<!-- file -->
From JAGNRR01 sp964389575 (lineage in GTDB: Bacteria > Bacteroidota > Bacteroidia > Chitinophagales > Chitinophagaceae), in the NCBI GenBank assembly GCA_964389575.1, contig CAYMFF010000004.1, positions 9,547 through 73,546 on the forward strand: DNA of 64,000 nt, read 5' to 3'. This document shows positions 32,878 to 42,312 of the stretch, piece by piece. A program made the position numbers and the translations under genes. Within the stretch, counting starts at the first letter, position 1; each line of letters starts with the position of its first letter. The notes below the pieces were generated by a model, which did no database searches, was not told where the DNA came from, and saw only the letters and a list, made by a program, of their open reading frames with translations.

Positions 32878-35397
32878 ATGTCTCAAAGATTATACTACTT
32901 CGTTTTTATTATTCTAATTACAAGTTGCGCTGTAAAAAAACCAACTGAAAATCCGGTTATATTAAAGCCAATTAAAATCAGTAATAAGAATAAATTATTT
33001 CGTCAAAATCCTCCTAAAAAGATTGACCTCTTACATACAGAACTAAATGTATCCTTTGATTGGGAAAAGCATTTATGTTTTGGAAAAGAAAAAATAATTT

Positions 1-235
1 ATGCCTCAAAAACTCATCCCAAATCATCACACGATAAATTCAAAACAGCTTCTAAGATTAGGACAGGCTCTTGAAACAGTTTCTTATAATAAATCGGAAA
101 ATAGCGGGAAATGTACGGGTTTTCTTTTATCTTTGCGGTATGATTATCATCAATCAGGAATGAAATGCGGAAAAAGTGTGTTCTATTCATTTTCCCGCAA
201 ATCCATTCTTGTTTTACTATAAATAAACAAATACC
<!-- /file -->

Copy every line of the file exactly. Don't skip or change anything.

From JAGNRR01 sp964389575 (lineage in GTDB: Bacteria > Bacteroidota > Bacteroidia > Chitinophagales > Chitinophagaceae), in the NCBI GenBank assembly GCA_964389575.1, contig CAYMFF010000004.1, positions 9,547 through 73,546 on the forward strand: DNA of 64,000 nt, read 5' to 3'. This document shows positions 32,878 to 42,312 of the stretch, piece by piece. A program made the position numbers and the translations under genes. Within the stretch, counting starts at the first letter, position 1; each line of letters starts with the position of its first letter. The notes below the pieces were generated by a model, which did no database searches, was not told where the DNA came from, and saw only the letters and a list, made by a program, of their open reading frames with translations.

Positions 32878-35397
32878 ATGTCTCAAAGATTATACTACTT
32901 CGTTTTTATTATTCTAATTACAAGTTGCGCTGTAAAAAAACCAACTGAAAATCCGGTTATATTAAAGCCAATTAAAATCAGTAATAAGAATAAATTATTT
33001 CGTCAAAATCCTCCTAAAAAGATTGACCTCTTACATACAGAACTAAATGTATCCTTTGATTGGGAAAAGCATTTATGTTTTGGAAAAGAAAAAATAATTT

Positions 1-235
1 ATGCCTCAAAAACTCATCCCAAATCATCACACGATAAATTCAAAACAGCTTCTAAGATTAGGACAGGCTCTTGAAACAGTTTCTTATAATAAATCGGAAA
101 ATAGCGGGAAATGTACGGGTTTTCTTTTATCTTTGCGGTATGATTATCATCAATCAGGAATGAAATGCGGAAAAAGTGTGTTCTATTCATTTTCCCGCAA
201 ATCCATTCTTGTTTTACTATAAATAAACAAATACC